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Eco-Tires Revisited

November 12th, 2009

Bridgestone EcopiaA few months ago, I wrote about eco-friendly tires, and postulated that the decrease in rolling resistance of such tires may result in slightly less grip.  Well, that was a case of a little knowledge being dangerous.  Reading an article this month (in Automotive Engineering International, of course) about Bridgestone‘s new Ecopia line of tires, it was explained that the decreased rolling resistance comes from a sidewall design that “offers improved carbon dispersion.”  In other words, the sides of the tire are stiffer, and flex less as the tire rotates on the road under the weight of the vehicle.  (Yes, it takes energy to bend the tire sidewall – a stiffer sidewall = less bend, and more energy transferred to the road.)  I surmised incorrectly that grip must suffer.  I was wrong.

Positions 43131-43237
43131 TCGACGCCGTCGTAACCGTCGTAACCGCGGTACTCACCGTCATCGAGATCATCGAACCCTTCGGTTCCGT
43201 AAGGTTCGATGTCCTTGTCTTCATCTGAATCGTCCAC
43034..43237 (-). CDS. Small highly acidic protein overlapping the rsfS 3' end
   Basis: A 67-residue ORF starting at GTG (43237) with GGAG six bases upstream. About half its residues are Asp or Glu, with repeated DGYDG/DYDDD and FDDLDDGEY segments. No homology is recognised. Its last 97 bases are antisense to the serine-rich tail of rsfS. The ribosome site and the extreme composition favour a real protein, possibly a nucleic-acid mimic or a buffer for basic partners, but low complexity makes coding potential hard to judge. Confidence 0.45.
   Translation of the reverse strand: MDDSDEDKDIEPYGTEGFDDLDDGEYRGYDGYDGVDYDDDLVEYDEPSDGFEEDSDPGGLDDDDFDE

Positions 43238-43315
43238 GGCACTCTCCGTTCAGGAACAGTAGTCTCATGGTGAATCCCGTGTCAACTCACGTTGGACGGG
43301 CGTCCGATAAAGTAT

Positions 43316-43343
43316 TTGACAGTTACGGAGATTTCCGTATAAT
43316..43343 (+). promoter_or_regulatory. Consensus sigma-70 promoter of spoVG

But now I have to ask:  Why is this technology reserved only for the ECO tires? Stiffer sidewalls are a good thing from a performance standpoint – that’s one reason higher performance tires typically come in lower profiles.  (It allows the suspension to more precisely do the job for which it was designed.)  Is there any downside to making tires of all performance categories more efficient?

…Of course, until people learn to keep their tire-pressures properly inflated, it’s probably a moot point…

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